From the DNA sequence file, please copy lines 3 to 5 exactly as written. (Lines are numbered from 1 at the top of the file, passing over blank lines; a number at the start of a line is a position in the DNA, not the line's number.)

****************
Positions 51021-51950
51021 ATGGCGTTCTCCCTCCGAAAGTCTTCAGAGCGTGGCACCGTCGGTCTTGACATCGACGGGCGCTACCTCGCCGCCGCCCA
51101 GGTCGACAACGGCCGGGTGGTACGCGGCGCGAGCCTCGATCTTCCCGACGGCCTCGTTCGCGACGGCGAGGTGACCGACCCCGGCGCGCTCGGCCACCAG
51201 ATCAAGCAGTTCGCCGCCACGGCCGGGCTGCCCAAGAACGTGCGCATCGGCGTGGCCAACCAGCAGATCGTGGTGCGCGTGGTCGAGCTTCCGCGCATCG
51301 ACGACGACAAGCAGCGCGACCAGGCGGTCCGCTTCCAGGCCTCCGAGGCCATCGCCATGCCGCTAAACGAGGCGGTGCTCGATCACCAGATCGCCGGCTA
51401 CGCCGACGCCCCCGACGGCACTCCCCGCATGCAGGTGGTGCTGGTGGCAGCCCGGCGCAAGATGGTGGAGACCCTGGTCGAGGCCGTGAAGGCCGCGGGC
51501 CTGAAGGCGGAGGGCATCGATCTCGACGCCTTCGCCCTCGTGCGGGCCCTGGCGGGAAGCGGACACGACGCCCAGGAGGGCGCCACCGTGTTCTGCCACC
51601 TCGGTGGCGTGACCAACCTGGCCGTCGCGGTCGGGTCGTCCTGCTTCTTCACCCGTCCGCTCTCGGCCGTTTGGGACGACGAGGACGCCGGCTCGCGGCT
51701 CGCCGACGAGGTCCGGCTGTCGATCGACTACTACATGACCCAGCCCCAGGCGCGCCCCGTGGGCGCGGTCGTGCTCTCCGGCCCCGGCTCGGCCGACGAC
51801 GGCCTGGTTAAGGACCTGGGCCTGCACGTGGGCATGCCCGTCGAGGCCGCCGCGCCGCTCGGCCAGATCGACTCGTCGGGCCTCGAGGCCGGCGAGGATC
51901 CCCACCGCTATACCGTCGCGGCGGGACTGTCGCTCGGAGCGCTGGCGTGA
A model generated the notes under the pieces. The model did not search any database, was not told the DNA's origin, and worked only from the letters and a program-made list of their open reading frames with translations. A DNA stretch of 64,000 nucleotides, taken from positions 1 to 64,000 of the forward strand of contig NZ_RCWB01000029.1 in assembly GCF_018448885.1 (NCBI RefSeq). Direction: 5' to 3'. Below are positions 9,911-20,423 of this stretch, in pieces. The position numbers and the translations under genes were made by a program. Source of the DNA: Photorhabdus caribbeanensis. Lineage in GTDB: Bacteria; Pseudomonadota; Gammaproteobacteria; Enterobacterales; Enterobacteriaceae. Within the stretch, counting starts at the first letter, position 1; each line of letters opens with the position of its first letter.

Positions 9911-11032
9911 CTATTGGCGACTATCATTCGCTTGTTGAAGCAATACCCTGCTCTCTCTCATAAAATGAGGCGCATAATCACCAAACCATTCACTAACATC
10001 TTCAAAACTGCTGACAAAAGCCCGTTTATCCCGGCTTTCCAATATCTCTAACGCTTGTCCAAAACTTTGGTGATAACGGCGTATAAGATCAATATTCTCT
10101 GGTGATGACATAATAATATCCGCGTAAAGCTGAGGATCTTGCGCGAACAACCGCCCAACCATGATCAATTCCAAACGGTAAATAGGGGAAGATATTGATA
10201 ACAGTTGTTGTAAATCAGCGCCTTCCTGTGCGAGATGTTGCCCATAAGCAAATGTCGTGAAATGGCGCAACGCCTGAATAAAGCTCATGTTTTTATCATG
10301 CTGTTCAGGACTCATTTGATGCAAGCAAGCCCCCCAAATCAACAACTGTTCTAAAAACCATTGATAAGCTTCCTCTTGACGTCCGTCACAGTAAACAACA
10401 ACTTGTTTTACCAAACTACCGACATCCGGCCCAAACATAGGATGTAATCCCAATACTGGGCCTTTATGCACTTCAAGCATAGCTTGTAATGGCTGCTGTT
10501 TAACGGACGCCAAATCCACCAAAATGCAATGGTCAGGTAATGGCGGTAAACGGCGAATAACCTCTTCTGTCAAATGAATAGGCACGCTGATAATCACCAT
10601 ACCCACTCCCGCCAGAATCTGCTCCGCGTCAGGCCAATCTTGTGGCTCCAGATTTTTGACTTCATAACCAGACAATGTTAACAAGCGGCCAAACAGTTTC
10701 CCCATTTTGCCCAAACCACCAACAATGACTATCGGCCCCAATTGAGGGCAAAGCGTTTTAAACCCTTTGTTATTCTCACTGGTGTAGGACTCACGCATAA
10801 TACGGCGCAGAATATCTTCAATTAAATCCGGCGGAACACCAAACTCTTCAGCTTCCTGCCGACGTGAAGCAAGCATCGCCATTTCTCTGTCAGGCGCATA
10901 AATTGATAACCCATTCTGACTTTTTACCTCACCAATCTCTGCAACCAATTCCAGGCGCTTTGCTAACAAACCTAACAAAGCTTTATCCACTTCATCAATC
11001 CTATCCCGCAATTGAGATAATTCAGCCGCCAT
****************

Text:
51101 GGTCGACAACGGCCGGGTGGTACGCGGCGCGAGCCTCGATCTTCCCGACGGCCTCGTTCGCGACGGCGAGGTGACCGACCCCGGCGCGCTCGGCCACCAG
51201 ATCAAGCAGTTCGCCGCCACGGCCGGGCTGCCCAAGAACGTGCGCATCGGCGTGGCCAACCAGCAGATCGTGGTGCGCGTGGTCGAGCTTCCGCGCATCG
51301 ACGACGACAAGCAGCGCGACCAGGCGGTCCGCTTCCAGGCCTCCGAGGCCATCGCCATGCCGCTAAACGAGGCGGTGCTCGATCACCAGATCGCCGGCTA